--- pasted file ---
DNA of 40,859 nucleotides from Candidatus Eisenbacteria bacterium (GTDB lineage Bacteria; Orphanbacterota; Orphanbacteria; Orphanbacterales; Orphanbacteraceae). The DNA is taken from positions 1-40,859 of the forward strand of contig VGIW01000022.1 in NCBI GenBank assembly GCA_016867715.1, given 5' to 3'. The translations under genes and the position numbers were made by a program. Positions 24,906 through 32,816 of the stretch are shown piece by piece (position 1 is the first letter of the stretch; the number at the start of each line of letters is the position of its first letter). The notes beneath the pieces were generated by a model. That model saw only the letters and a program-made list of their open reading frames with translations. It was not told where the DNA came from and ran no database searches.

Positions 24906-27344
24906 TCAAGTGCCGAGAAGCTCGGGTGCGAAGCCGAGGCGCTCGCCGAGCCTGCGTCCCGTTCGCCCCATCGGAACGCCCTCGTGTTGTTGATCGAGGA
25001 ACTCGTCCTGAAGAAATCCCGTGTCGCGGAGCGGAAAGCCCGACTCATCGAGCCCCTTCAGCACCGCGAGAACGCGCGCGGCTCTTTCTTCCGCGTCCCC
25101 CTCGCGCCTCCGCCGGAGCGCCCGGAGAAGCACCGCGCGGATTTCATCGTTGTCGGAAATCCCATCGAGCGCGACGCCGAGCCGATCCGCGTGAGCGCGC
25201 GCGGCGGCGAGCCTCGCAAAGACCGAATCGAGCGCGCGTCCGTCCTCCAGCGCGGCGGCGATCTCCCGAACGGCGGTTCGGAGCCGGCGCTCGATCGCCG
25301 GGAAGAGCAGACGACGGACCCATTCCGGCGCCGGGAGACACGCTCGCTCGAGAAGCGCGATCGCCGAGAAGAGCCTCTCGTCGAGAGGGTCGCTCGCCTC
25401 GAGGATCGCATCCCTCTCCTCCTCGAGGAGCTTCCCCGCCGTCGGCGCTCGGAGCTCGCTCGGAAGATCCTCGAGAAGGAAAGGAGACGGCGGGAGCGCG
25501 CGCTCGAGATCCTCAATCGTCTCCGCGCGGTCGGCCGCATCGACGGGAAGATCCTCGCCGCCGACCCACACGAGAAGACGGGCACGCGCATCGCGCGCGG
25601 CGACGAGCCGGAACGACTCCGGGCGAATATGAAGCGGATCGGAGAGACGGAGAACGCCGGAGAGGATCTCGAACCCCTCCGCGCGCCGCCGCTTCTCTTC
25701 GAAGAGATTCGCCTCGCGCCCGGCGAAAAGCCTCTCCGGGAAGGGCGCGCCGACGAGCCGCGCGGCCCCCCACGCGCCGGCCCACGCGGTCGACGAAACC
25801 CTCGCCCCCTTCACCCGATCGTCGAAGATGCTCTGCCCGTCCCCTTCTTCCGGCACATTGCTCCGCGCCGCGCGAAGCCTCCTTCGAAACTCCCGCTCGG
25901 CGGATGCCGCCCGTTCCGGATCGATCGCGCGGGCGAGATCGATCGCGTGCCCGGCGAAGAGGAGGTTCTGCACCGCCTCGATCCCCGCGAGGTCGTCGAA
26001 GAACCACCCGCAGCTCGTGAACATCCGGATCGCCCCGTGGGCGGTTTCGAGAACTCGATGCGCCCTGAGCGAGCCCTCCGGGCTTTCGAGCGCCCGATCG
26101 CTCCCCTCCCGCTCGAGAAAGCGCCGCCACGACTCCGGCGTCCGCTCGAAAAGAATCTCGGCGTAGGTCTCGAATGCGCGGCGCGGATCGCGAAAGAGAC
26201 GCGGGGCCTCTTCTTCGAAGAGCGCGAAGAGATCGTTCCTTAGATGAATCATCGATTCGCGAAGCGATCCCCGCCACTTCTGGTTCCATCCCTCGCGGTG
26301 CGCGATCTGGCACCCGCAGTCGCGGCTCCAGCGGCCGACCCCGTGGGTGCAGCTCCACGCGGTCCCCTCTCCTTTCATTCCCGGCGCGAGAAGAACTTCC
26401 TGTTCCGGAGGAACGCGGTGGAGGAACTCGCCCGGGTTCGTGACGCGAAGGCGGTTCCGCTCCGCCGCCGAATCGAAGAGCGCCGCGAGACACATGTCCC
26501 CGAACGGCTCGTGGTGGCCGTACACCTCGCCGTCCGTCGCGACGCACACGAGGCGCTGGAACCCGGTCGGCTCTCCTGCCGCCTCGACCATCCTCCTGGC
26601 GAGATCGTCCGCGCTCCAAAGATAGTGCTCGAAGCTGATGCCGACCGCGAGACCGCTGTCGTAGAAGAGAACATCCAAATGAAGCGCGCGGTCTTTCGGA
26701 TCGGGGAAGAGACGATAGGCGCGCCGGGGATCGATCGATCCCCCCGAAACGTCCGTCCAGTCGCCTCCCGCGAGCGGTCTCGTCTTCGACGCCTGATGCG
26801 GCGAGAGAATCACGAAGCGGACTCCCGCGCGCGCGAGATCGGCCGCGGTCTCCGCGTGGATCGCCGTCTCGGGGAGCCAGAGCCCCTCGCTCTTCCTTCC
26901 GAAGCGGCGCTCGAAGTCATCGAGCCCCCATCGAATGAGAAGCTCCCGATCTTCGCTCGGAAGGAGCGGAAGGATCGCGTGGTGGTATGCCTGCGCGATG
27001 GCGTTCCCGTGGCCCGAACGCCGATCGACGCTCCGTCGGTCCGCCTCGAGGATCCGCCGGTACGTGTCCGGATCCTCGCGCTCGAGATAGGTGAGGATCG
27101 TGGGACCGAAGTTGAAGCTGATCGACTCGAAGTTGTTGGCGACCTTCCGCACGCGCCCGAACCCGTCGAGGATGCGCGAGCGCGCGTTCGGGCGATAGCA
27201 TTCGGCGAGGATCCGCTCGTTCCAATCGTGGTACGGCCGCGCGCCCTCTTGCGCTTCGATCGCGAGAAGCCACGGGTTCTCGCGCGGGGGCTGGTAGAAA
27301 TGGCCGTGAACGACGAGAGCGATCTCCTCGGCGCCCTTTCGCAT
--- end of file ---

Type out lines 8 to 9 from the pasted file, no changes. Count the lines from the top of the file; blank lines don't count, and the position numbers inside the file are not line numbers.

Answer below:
25401 GAGGATCGCATCCCTCTCCTCCTCGAGGAGCTTCCCCGCCGTCGGCGCTCGGAGCTCGCTCGGAAGATCCTCGAGAAGGAAAGGAGACGGCGGGAGCGCG
25501 CGCTCGAGATCCTCAATCGTCTCCGCGCGGTCGGCCGCATCGACGGGAAGATCCTCGCCGCCGACCCACACGAGAAGACGGGCACGCGCATCGCGCGCGG